In Africa w/future husband…
In 1990, my future husband and I were traveling in Africa and wanted to get off the beaten path. To do that, we decided to climb Mt Elgon, a mountain that borders Uganda and Kenya, to cross from Uganda to Kenya via the mountain.
We went to a small village in Uganda where we met local people and stayed the night. We hired guides from the village to guide us to the top of the mountain where the border lies and then we would continue into Kenya and they would return to their village in Uganda.
For 2 days we had an awesome time hiking in beautiful mountain territory. We arrived at the hot springs where the guides were going to turn around and we would continue into Kenya. Just as they were getting ready to leave, they told us that they saw poachers on the mountain and that they would kill us. We were skeptical but our guides were insistent and we followed them off the trail up the mountain.
Sure enough, as we were climbing the mountain side, the poachers shot at us. The guides took off and we were left alone on the mountain, lost and didn’t know where to go. The mountain was incredibly foggy and even snowed one morning. We were hiking in dense fog and thick mountain forest and even though we were only a few feet from each other, we often could not see each other. We were terrified.
The second night lost on the mountain, we were in our tent and I collapsed in tent. I remember distinctly deciding at that moment to move beyond fear to DETERMINATION – determination to survive.
We woke up the next morning and the fog had lifted for a short time and we could see farmland below us so we decided to walk to the farmland because we knew people would be there, even though we did not know if that was in Kenya or Uganda. We walked towards the farmland and after many hours of hiking we came to a very large logging road that crossed our path and ran perpendicular to the direction we were headed. We realized that we had to take the road because clearly people had been driving on this road. But we had to choose a direction and stick with it. So we looked at each other and chose to go right. And after many hours we came upon Kenyan park workers who took us to the local village.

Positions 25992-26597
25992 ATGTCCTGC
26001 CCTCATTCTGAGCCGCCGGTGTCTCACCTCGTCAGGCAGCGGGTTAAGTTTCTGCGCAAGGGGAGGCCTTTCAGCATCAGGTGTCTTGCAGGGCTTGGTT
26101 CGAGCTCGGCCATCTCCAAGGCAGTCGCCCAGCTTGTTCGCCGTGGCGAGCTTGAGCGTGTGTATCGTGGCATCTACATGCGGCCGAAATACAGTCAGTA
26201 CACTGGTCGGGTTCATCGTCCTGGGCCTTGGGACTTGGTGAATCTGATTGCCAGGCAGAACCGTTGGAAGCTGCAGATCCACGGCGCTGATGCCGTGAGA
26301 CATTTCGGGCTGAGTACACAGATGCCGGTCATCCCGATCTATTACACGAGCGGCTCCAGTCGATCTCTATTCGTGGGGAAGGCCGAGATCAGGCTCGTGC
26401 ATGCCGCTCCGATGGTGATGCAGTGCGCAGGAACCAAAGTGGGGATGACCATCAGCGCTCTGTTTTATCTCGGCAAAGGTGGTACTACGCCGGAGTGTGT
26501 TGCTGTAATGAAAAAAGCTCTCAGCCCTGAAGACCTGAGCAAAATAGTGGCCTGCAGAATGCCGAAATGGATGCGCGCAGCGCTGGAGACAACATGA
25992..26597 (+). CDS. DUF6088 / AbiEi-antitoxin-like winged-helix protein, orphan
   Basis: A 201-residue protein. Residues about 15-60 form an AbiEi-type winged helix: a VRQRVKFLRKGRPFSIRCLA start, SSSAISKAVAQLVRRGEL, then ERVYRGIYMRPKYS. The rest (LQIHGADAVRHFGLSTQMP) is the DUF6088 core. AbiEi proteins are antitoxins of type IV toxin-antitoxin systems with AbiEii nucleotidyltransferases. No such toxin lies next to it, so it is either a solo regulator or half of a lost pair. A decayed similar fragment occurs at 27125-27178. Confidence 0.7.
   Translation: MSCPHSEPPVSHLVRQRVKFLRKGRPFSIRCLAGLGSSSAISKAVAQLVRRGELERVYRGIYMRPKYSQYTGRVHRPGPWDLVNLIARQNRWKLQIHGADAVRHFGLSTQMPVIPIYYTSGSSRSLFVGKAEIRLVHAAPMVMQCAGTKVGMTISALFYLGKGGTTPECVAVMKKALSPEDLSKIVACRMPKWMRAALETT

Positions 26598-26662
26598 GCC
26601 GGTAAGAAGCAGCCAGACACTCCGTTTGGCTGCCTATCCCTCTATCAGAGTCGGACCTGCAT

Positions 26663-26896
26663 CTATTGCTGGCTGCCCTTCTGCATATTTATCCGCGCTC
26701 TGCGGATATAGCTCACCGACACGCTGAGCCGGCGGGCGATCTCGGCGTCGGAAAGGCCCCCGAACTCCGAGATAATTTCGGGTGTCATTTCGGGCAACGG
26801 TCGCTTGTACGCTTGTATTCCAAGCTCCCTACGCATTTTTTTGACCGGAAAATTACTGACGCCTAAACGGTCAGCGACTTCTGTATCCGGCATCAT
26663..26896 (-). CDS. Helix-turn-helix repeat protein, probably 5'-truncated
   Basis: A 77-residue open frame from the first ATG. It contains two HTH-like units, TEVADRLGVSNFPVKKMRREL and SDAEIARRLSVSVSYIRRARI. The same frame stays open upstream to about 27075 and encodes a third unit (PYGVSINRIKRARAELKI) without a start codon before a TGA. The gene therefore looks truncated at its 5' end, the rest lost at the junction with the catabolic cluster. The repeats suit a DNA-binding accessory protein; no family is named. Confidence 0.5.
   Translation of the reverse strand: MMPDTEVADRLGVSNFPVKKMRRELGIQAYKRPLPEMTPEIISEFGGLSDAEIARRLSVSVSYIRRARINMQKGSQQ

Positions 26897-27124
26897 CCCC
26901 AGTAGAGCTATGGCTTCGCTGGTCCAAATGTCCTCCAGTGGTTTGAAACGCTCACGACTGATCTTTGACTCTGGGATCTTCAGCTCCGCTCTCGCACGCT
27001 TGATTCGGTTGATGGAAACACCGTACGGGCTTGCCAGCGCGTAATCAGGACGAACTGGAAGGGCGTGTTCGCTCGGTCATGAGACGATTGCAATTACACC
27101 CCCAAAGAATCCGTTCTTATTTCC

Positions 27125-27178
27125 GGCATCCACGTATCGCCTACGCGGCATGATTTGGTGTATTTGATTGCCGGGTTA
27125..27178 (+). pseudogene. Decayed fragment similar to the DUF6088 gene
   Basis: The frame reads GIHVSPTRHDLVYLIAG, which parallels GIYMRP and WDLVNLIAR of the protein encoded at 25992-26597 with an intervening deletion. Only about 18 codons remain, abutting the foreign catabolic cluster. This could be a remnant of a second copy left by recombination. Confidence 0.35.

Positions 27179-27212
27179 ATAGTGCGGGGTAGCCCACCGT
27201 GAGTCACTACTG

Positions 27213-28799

After our trip, we returned home. I was working as a public defender in Seattle and he was working with another lawyer in a small firm. We had two boys and life was going quite well.
But then life took a turn downward. As we got more and more busy, as our views on parenting differed, and other things came between us, we grew further and further apart. The distance and lack of connection created resentment; even contempt grew. We came upon our own mountain – we were lost again, and could not see each other through all the pain and hurt. Unlike the mountain, we could not find our way back to each other. We became our own poachers – shooting at each other’s hearts.
Once we separated and through the divorce – things deteriorated, battles and struggles grew and the friction and tension just increased.
Anger and hurt fueled our interactions. We were unable to communicate in an effective and healthy way and the kids were often stuck in middle.
I was exhausted and worried that the kids would be another casualty of divorce.
Then one day, I collapsed on floor in kitchen (just like I had in the tent). I allowed myself to feel the depths of my grief, but did not know what to do. As I sat on the kitchen floor just being present with the depth of my sorrow, just like I had moved beyond fear on the mountain, I moved beyond grief, anger, hurt, and fear to determination. Determination to make sure that my kids would thrive and that I would heal.
As I sat there, I reflected on the compassion I had gained through my training in and teaching of Nonviolent CommunicationSM and work in self-awareness and self-growth,
The 20+ years of knowledge and experience as an attorney and mediator helping hundreds of clients,
And, the guidance and skills I have gained as a coach and trainer for mediators, parents, teachers and others in conflict resolution and communication to transform this pain into healing and love.
I was determined to find a way to navigate my divorce and post-divorce co-parenting relationship in a way that would help ensure my own sanity and well-being and the well-being of my children. I was determined to stop the blame game, to stop caring about being right and focus my energy and attention on being clear, powerful and strongly committed to what was best for my kids. I became unwavering in my persistence to ensure that my decisions, solutions, proposals and positions were grounded in what was truly best for my children and not in my own emotional turmoil.
Doing so was quite challenging at times and to help me remain committed to my highest intentions, I had someone I could rely on to compassionately and powerfully help keep me on track.
Putting their needs first drove my actions and behaviors. One of their greatest needs was for their dad and I to have more ease in our relationship. So I did everything I could in my power to change our conversations from trying to convince him that I was right to understanding what mattered most to both of us and proposing solutions that would serve those shared goals.
Now, years later – that is exactly what I have done. Using some of same skills that I share in this product and that I have shared with 100s of clients and professionals, life is flowing with greater ease and joy. I am living in alignment with my values, my relationships with my children are thriving, my kids are doing great and life is flowing with a quality of ease and grace I could not imagine possible a few years ago.
My relationship with my former husband is smoother and when things occur that are difficult, I am able to navigate those situations with grace.